Elbaman triathlonElba, Italy 1 of 10
Twitter / @mattimatti89
I still remember the first time I stepped off the ferry that brought me from mainland Italy to the island for the race. The island is a paradise and the race isn't bad, either. After an extremely calm swim in the bay, the bike course takes you for one or two laps (depending on whether you opt for the full or half distance) around sweeping coastal vistas along the seaside cliffs. The run is a four-time out-and-back, with tons of locals and families lining the course and cheering all day. It's got all the excitement of Challenge Roth or Kona, guaranteed.
PPD Beach2Battleship triathlonWilmington, N.C. 2 of 10
Twitter / @trihabitat
Can you say 'pancake'? Though it can get a little cold and rainy some years, this is easily one of the fastest long-distance triathlon courses in the U.S. The finish line is the WWII-era battleship USS North Carolina, and there's plenty of other historical sites to see in Wilmington. If history isn't your thing, I strongly recommend checking out the local dueling piano bar.
Great Floridian TriathlonClermont, Fla. 3 of 10
Twitter / @greatfloridian
If you have to take the family to your next race, make it the Great Floridian. You're within a taper ride distance of great attractions, and the race atmosphere is definitely more low-key than your usual hyper-competitive affair. Still, the bike course is challenging with several hills, and it can get warm in the afternoon. Although it doesn't have strong winds, you can still consider it a good train-up for Kona.
Savage Man triathlonDeep Creek Lake, Md. 4 of 10
Twitter / @savagemantri
OK, so technically, the 100-mile distance race isn't an iron-distance. Forget about it, you don't go to this race for the mileage. You go for the gradient. There is serious glory for anyone who can make the four-block climb that features an average grade of 25 percent and has a max grade of 31 percent. If you can get all the way to the top without putting a foot down, the race directors will carve your name into a brick on the road. They will literally chisel your name in stone if you can get up that stretch. Yeah, it's that difficult. That's what makes it savage. And being savage is what makes it awesome.
Michigan Titanium TriathlonPlainfield, Mich. 5 of 10
Twitter / @ashleyslink
There can't be just one tough race on this list. Voted by Triathlon Business International as one of the toughest races in the world, this is a must-do for those seeking a challenge. What makes this race especially magical is the community of athletes who put it together. The people who produce the race are athletes who wanted an Iron-distance event and got tired of waiting for the big companies to come their way. It's a real "of the people, by the people, for the people" event. Given that's something many triathletes say is missing in the Iron-distance these days, it's a great reason to go.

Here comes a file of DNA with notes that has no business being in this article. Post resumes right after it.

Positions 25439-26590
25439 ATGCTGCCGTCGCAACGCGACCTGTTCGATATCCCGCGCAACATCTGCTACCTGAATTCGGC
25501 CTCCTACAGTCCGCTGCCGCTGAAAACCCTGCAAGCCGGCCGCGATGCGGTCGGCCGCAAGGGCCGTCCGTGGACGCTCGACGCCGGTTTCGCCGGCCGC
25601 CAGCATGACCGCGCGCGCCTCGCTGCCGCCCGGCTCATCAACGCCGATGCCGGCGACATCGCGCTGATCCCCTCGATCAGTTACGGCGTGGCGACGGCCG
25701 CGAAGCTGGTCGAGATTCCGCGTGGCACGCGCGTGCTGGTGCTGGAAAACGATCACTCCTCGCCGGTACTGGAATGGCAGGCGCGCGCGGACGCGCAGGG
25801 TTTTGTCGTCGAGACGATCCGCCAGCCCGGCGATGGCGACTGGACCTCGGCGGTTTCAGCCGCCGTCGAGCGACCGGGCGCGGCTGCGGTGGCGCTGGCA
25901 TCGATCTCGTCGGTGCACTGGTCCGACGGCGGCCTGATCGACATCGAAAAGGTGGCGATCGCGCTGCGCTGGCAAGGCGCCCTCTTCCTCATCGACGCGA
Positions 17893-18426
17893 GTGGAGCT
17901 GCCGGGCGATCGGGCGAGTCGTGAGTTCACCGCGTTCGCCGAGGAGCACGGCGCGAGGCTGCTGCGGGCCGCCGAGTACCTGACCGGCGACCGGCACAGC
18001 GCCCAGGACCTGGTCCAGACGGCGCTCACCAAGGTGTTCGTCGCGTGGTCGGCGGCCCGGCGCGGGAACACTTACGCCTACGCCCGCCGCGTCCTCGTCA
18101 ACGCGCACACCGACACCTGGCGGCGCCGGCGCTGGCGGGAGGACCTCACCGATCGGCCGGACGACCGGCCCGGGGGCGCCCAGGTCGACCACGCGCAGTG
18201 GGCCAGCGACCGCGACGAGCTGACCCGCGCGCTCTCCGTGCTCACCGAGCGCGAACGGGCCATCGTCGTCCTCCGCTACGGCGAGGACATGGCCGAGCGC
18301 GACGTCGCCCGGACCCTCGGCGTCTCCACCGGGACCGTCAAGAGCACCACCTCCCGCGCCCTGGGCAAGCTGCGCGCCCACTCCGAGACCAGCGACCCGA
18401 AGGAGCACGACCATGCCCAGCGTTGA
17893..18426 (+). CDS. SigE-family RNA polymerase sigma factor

HITS Napa Valley triathlonNapa, Calif. 6 of 10
Twitter / @drdmann
Two words: Napa Valley. Do you really need more reasons than that
Challenge Cedar PointSandusky, Ohio 7 of 10
Twitter / @challenge_amer
Maybe it's cheating to call Challenge an "off-brand" race, but I can't help still thinking of it as Rev3 Cedar Point. Though Challenge bought them out, I always had a soft spot for Rev3 and their events. Besides, being close to a theme park means triathletes with families can still race without dragging the kids somewhere that will leave them bored to tears (like Chattanooga).
Como Lakeman TriathlonBellagio, Italy 8 of 10
Twitter / @alpenround
The Como Lakeman triathlon is by far the most challenging and rewarding iron-distance race I've ever done. The lake swim is gorgeous, but the bike course is utterly brutal. Whether you sign up for the half or the full, you'll have to ascend the famous Madonna del Ghisallo before hitting T2. In case you weren't up on your cycling trivia, the top of the mountain is named for the patron saint of cyclists. The chapel is dedicated to cycling and has a bronze statue of a cyclist as a monument to all the riders who've died on the descent. Don't be too scared, though. It is manageable (make sure your brakes are in good condition before race day) and the views along the way are totally worth it. The run winds through town in some pretty hilarious ways, too. It's definitely a workout, so splurge on the gnocchi at any one of the magnificent restaurants in the local area for your pre-race carbo load.
Mango Monster TriathlonKona, Hawaii 9 of 10
Twitter / @mangomonstertri
You want to go to Kona? You want an exclusive event? You want something really magical that gets to the heart of the Iron-distance? Then do this race. Limited to 100 people and essentially following the traditional IRONMAN World Championships course, the Mango Monster triathlon is an open-course race that uses support crews instead of aid stations. It's more similar to the original IRONMAN format before the sport got big and too many athletes entered the race for support vehicles to be safe. After spending years around the ultra-endurance race crowd, one of the things that makes those events so special is the bond between athlete and crew. You'll get a much more personal experience with the local volunteers who make IRONMAN Hawaii happen every year.
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